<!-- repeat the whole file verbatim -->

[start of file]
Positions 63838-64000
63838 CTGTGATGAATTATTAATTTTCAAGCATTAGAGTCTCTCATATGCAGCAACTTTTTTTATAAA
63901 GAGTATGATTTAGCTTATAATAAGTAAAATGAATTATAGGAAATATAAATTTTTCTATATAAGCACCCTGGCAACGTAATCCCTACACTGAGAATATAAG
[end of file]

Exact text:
Positions 63838-64000
63838 CTGTGATGAATTATTAATTTTCAAGCATTAGAGTCTCTCATATGCAGCAACTTTTTTTATAAA
63901 GAGTATGATTTAGCTTATAATAAGTAAAATGAATTATAGGAAATATAAATTTTTCTATATAAGCACCCTGGCAACGTAATCCCTACACTGAGAATATAAG